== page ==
ICC Note: Although it is illegal in Egypt to arrest a Christian who fails to observe Ramadan, a 2016 Fatwa declares that eating or drinking during the fast is not part of the personal freedom of people. Three recent incidents show how this tension can negatively affect Christians. One Christian was held at the police station, and two Christians were beaten. As Ramadan approaches its conclusion, we must keep Christians in the Middle East in our prayers.
06/14/2018 Egypt (World Watch Monitor) – In one of three incidents reported to World Watch Monitor, an Egyptian photographer was detained by police for carrying a bottle of water during the Muslim holy month of Ramadan, when Muslims are required not to eat or drink anything from the first light of dawn until sunset. He claims he was targeted because of his Christian faith.
Hani Shamshoun Girgis, 31, arrived at Giza railway station on 5 June to continue his way to the office of the Tahrir newspaper where he works, when he was approached by a police officer and asked to present his ID.
Girgis told World Watch Monitor that as soon as the officer found out through his ID that he was a Christian, he started searching his bag.
“There was a bottle of water inside my bag and, while he was searching it, he was staring at this bottle with anger,” Girgis said. “He took my ID from me and asked me to follow him. When I resisted and asked where he was taking me, he started insulting me and ordered that I stopped talking — as if I was a criminal.”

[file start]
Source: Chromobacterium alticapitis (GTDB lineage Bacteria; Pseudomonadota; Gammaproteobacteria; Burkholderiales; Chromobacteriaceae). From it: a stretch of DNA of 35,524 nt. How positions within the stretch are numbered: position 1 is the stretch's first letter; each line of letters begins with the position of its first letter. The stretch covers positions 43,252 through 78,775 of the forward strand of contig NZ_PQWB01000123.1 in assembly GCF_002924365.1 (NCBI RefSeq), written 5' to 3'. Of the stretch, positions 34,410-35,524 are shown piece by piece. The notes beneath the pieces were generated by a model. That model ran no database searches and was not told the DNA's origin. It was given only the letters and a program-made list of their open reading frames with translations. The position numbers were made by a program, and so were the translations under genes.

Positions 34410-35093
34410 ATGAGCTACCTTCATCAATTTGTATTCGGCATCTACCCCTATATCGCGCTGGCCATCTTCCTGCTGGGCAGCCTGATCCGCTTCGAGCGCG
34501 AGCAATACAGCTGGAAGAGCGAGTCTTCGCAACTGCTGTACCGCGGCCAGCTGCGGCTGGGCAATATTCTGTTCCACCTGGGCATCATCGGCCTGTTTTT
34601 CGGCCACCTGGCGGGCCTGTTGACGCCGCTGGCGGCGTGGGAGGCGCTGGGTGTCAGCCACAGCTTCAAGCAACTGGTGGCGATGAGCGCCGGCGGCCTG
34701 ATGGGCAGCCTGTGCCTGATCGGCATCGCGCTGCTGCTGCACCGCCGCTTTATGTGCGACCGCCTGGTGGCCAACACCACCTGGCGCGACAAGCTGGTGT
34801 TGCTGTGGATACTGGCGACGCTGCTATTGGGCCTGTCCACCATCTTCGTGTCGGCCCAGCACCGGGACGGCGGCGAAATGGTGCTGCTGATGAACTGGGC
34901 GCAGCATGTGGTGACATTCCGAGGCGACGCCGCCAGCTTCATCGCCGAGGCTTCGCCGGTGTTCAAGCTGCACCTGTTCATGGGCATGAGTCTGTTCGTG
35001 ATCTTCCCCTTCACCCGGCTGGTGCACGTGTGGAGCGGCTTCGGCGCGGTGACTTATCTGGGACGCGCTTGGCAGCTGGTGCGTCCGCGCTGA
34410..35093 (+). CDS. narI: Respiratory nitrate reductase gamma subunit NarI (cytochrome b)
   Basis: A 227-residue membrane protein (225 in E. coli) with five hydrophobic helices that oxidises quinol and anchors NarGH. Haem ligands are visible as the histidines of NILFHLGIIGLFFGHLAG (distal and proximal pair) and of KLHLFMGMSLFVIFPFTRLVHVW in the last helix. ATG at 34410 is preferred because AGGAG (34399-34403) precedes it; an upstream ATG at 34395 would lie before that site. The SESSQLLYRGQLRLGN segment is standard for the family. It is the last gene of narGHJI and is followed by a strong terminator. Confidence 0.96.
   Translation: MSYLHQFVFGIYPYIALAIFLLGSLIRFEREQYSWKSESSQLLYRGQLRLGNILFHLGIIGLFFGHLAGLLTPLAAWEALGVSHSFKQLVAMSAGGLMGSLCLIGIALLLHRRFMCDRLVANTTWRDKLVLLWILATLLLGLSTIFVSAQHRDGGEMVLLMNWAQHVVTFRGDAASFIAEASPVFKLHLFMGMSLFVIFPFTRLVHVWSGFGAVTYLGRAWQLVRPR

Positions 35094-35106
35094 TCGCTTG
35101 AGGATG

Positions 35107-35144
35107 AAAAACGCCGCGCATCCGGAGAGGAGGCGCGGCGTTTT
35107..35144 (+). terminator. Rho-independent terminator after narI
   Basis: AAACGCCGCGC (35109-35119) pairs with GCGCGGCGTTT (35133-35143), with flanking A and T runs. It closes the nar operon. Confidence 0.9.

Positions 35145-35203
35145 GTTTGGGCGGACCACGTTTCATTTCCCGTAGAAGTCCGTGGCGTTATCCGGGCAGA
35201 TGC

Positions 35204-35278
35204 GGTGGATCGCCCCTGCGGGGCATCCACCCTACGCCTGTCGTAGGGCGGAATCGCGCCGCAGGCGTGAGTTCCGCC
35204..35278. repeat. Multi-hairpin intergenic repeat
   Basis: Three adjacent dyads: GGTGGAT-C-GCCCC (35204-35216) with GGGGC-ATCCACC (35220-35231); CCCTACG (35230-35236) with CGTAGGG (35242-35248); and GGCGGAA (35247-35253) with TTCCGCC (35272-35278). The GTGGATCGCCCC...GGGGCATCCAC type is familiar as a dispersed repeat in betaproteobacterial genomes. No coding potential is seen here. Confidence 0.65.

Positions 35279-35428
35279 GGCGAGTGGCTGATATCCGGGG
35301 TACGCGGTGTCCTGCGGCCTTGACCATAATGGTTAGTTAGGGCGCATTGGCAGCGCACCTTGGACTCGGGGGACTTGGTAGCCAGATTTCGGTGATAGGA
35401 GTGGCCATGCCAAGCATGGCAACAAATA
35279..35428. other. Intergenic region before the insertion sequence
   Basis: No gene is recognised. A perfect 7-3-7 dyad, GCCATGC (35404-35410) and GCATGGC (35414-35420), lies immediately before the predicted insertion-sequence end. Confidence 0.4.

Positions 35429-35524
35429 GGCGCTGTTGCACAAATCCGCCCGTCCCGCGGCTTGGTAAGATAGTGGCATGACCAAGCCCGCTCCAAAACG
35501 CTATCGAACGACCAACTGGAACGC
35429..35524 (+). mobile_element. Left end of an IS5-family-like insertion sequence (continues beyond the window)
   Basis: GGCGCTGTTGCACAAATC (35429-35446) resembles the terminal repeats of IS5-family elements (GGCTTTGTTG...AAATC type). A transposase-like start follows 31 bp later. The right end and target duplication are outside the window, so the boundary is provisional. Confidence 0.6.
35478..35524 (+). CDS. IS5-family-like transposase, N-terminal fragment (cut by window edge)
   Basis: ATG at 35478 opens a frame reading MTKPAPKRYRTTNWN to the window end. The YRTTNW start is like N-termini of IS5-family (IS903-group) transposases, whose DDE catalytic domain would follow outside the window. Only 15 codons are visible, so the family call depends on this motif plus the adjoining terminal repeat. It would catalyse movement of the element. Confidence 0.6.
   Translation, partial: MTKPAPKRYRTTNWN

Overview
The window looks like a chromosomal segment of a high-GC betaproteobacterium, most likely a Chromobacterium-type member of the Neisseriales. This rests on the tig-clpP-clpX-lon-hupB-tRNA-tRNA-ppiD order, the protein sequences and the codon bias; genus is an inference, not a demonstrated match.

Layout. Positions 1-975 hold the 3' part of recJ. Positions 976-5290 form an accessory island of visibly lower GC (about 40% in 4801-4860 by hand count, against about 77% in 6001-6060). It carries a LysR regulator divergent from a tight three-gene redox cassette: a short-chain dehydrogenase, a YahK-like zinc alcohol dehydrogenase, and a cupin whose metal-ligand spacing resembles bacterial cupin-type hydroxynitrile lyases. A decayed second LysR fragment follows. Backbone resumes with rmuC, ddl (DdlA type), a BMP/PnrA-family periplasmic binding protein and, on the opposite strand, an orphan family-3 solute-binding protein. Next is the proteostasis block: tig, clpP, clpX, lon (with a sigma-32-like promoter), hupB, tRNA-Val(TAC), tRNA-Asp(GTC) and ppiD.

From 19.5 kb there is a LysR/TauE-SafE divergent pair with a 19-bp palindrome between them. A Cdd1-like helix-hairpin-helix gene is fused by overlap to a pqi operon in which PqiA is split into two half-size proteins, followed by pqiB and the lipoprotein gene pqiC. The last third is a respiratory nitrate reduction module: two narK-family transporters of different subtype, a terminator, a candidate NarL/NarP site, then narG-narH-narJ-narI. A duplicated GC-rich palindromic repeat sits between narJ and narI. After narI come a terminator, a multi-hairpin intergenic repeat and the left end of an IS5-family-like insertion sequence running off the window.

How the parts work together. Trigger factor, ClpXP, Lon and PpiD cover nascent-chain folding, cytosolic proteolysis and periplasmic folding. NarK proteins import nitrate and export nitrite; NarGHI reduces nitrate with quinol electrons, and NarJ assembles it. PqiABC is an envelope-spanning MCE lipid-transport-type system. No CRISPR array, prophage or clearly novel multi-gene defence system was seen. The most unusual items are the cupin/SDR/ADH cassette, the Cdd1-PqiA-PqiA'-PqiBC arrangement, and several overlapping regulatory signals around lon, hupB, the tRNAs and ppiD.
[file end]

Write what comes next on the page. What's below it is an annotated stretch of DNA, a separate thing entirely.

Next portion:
At the police station, Girgis says he was told that he was arrested because of the bottle of water found in his bag.
“The officer told me, ‘Why did you have this bottle of water while we are in Ramadan?'” he recalled. “I told them I was not fasting because I was a Christian, but they insulted me and said that I would stay there until sunset and that I was not allowed to sit.”
Girgis says he then called his editor-in-chief at Tahrir newspaper, who came to the police station and saw that he was released.
“I was held at the police station for more than two hours and was dealt with in a very humiliating way for having done nothing,” Girgis said.
“When I am at work, I don’t eat or drink in front of my Muslim colleagues, as a sign of respect,” he added.
Ramy Emad, a Christian lawyer from Cairo, the Egyptian capital, told World Watch Monitor that it is illegal to arrest someone — whether Christian or Muslim — for failing to adhere to the Ramadan fast.
“What the police officer did to Hani is a crime and he must be prosecuted and fired from his position,” the lawyer said.
World Watch Monitor asked the police department of Giza railway station — where Hani was detained — for comment, but they hung up.
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